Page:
All nurseries and those involved in registered childcare in Cumbria now have to follow guidelines set by Cumbria LSCB. In the event of a member of staff becoming concerned that a child has been abused he/she will discuss the matter with the Supervisor who may then have to notify the local Child Protection team. The full policy which includes confidentiality can be viewed in nursery or feel free to email us for a copy.
We provide a staffing ratio in line with the Welfare requirements of the Early Years Foundation Stage to ensure that children have sufficient individual attention and to guarantee care and education of a high quality. Our staff are appropriately qualified and we carry out checks for criminal and other records through the Criminal Records Bureau in accordance with statutory requirements.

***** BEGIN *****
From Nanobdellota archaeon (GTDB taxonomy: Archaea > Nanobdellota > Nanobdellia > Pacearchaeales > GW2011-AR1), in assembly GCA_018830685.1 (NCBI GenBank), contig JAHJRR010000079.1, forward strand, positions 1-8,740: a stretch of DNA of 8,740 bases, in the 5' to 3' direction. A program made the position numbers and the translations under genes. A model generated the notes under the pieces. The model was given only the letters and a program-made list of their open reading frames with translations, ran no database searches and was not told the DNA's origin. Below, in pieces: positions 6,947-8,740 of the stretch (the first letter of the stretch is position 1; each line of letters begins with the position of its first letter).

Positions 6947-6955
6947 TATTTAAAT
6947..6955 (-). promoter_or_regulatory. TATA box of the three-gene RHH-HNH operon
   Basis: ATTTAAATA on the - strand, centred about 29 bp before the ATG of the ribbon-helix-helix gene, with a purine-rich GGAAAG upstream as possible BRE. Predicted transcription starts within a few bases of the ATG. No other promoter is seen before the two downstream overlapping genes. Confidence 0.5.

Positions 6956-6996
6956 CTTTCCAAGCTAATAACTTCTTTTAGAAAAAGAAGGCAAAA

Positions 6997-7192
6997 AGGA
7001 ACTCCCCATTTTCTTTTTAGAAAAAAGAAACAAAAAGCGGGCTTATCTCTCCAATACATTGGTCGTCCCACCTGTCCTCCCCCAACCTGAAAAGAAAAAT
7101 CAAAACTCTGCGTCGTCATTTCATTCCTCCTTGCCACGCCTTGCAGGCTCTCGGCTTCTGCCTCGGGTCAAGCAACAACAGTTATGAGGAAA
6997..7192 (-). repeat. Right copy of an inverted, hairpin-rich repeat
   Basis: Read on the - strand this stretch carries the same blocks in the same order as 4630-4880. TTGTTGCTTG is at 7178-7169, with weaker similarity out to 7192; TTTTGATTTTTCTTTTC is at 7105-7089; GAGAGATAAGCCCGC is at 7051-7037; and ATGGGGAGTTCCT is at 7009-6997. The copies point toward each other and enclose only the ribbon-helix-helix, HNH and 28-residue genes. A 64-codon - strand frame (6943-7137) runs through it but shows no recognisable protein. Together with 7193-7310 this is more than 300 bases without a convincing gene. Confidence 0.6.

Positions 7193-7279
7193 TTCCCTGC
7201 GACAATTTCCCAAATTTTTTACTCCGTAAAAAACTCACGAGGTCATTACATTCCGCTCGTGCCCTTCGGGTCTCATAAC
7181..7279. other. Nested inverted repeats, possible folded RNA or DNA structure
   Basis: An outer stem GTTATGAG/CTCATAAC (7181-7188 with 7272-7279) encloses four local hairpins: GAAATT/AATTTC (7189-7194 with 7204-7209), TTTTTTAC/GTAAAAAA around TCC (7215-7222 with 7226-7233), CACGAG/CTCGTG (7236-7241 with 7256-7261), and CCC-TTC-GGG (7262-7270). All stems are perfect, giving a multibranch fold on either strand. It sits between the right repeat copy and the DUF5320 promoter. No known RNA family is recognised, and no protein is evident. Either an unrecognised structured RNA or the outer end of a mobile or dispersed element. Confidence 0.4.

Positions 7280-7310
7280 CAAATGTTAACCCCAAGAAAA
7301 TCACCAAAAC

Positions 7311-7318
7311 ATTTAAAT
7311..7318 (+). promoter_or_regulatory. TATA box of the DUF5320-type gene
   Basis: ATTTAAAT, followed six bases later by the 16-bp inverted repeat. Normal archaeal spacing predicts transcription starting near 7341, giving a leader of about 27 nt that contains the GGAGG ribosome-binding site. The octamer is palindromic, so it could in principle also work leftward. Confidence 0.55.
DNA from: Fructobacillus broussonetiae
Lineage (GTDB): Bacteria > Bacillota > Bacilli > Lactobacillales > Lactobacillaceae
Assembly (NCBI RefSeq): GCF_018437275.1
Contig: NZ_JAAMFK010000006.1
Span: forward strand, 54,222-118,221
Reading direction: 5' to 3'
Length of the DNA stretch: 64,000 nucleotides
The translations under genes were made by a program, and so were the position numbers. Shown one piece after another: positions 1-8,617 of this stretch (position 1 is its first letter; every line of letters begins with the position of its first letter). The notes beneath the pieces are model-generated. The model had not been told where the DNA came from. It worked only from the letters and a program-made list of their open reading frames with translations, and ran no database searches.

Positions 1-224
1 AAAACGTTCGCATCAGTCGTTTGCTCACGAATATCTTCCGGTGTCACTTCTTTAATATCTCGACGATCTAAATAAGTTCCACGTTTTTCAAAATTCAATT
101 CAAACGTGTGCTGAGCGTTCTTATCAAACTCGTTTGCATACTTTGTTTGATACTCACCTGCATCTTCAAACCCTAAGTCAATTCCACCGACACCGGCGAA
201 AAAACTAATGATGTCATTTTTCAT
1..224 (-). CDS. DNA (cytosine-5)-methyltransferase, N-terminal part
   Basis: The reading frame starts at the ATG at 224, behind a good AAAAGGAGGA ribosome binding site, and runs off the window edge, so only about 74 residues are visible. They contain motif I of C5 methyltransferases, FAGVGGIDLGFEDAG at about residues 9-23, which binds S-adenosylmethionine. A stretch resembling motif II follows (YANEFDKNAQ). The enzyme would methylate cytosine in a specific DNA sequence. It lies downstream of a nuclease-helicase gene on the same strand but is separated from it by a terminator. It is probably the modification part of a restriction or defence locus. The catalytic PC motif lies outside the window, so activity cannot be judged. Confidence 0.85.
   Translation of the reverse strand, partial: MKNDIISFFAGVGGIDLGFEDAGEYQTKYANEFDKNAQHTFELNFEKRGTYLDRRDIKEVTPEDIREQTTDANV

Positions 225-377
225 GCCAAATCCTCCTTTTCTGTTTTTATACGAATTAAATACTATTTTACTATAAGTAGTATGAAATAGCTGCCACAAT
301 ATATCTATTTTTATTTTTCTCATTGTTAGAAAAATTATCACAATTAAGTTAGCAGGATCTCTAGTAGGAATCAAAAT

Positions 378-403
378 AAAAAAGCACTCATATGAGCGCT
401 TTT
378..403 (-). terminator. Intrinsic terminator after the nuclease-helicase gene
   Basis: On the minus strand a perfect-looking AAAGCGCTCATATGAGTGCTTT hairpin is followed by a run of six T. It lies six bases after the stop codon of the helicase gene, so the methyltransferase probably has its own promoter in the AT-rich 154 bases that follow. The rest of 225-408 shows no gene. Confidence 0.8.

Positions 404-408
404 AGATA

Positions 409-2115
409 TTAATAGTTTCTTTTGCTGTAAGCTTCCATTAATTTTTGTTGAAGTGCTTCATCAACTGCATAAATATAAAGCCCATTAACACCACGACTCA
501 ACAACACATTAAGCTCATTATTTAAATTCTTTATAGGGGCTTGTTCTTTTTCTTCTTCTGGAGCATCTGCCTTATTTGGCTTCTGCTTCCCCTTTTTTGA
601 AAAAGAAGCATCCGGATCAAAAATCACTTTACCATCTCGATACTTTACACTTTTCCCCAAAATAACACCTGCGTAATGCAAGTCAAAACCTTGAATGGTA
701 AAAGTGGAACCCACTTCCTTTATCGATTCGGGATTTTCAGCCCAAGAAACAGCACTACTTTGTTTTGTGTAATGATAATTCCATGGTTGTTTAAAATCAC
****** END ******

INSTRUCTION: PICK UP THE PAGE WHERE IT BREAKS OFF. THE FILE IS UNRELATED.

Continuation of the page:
We inform Ofsted of any changes in the person responsible for our setting.
In the following policy and any other correspondence or paper work from the nursery when we refer to ‘parents’, we mean both mothers and fathers; these include both birth and adopted parents, as well as step-parents and foster parents or guardians and parents who do not live with their children, but have contact with them and play a part in their lives. At Ivegill Nursery we have a true open door policy. We:
Here at Ivegill Nursery children have access to both the indoor and the outdoor environments for the majority of the day. Children are free to choose where they spend their time.
The outdoor learning environment provides different learning opportunities to those available indoors, and we believe that children benefit from being able to access a carefully planned outdoor space for long periods of time.
Research points to many benefits of outdoor learning. We endorse the view of The Council for Learning Outside the Classroom who state:
• Learning outside the classroom supports the development of healthy and active lifestyles by offering children opportunities for physical activity, freedom and movement, and promoting a sense of well-being.